We’re all living in a very special time-a time when profound evolutionary development can be felt and seen more palpably and more tangibly than ever before. In fact, the rate of change today is moving so quickly, it is, more often than not, intellectually, emotionally, and spiritually overwhelming. But we can’t go back. In fact, there’s nowhere to go back to. The simpler world that we may yearn to return to simply doesn’t exist anymore. I think the real issue at hand is whether we are morally, intellectually, philosophically, and spiritually prepared not only to not resist the momentum that we’re already being carried by, but more importantly, to actually take responsibility for it. I passionately believe that this is the great spiritual challenge at hand for all of us. Whether it’s a task we’ll be able to meet, I don’t know. But I’ve devoted my life to awakening in as many people as possible a wholehearted desire to try.—Andrew Cohen
Reading this passage and thinking on it has inspired me to examine some of the idealizations still lingering in my worldview. One of my hobbies is historical reconstruction. Learning about life in the middle ages, especially studying women’s everyday lives, cured any romantic ideas of the middle ages very quickly. Many people watch movies of ladies living in castles doing embroidery and idealize their lives. Think of it! No computers! No email, facebook, online dating, or commuting. The other side of that is no antibiotics, no birth control, no escape from spousal abuse, and no opportunities for education. Many young people now are idealizing rural agrarian life around the turn of the century in their quest to feel more connected to their food sources and less connected with the consumer culture. Think of it! No high fructose corn syrup, genetically modified seeds, petro-chemical fertilizers, or zoning laws preventing you from having chickens in your back yard. The other side of that, of course is no zoning laws preventing a slaughtering facility next door. Or a tannery. No Farm Bill to keep you from literally starving if your crops failed. Canning not because it’s fun, but because otherwise you’ll be eating nothing but cornmeal mush and salted meat all winter, and that’s if you’re lucky. No corner grocery stores with every food from across the globe, available all the time.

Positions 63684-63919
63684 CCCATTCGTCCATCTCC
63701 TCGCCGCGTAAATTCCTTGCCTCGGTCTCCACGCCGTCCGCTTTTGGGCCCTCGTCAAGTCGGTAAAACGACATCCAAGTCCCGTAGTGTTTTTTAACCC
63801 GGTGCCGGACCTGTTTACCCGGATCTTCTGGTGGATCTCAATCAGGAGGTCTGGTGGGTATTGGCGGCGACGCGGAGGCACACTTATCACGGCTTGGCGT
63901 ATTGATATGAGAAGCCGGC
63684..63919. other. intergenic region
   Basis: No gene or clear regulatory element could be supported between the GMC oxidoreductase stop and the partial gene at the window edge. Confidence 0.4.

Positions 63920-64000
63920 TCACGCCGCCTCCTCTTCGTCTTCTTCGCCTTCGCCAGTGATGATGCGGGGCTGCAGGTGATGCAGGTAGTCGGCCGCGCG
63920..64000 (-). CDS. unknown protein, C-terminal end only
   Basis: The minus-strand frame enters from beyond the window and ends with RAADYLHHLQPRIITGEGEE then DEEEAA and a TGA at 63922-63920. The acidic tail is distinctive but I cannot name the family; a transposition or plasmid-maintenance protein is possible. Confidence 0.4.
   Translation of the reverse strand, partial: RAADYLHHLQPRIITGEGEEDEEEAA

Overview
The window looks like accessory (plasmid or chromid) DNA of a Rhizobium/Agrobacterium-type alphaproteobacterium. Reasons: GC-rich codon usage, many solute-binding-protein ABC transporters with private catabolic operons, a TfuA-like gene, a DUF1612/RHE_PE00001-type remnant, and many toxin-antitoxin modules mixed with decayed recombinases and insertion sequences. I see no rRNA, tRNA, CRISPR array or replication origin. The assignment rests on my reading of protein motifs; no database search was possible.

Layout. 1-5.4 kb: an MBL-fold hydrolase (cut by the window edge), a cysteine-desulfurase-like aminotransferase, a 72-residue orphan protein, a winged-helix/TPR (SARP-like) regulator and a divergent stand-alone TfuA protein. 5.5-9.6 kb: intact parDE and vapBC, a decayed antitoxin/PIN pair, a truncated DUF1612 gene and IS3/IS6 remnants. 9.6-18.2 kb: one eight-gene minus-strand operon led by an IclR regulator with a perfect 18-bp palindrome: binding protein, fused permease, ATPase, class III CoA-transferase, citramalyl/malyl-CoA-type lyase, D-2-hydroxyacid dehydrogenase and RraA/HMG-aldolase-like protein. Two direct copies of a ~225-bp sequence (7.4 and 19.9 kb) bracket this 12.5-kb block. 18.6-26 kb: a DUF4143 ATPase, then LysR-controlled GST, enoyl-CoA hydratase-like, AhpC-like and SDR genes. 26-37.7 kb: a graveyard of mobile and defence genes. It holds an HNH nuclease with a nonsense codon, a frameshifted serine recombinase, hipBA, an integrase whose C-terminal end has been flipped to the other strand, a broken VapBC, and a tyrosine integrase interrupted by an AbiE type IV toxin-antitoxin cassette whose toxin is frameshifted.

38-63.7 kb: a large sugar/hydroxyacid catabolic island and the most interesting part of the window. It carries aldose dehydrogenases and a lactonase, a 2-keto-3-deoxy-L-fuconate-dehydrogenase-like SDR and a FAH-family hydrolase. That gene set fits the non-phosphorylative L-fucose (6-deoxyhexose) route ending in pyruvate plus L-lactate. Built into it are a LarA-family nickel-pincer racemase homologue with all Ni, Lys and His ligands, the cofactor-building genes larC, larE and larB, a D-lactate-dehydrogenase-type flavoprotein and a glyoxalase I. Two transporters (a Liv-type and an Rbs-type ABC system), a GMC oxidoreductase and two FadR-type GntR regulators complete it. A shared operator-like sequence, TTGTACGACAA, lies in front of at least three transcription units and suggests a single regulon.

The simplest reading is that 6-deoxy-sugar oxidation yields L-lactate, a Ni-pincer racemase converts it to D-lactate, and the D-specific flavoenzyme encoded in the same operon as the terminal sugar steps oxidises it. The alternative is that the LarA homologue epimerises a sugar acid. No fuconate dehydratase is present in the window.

Yes, we all can see where our excesses have gotten us. How often do you think about why we have these excesses in the first place? We have these excesses because, for the first time in history, we can. Now comes the lesson of “Just because we can, should we?”
This I think is the question we have to ask ourselves moving forward. This is how we can take responsibility. We have more choices than ever before, and we can choose to take the best parts of the past and reject the excesses of the present as we move into the future.
I feel that great swaths of American culture are moving in the right direction, as defined by myself alone. When I look around, for every person watching “Honey Boo Boo”, there is another gardening for the first time. The trendiness may pass, but too many people have caught the bug for it to die. Permaculture is trending right now, building on the local/sustainable/DIY movement, hopefully creating the tidal wave that will wash over our culture as much as the hippies did 50 years ago.
In this time of great change, what parts of the past are missing? What excesses are you rejecting in the present? What do you want to carry into the future?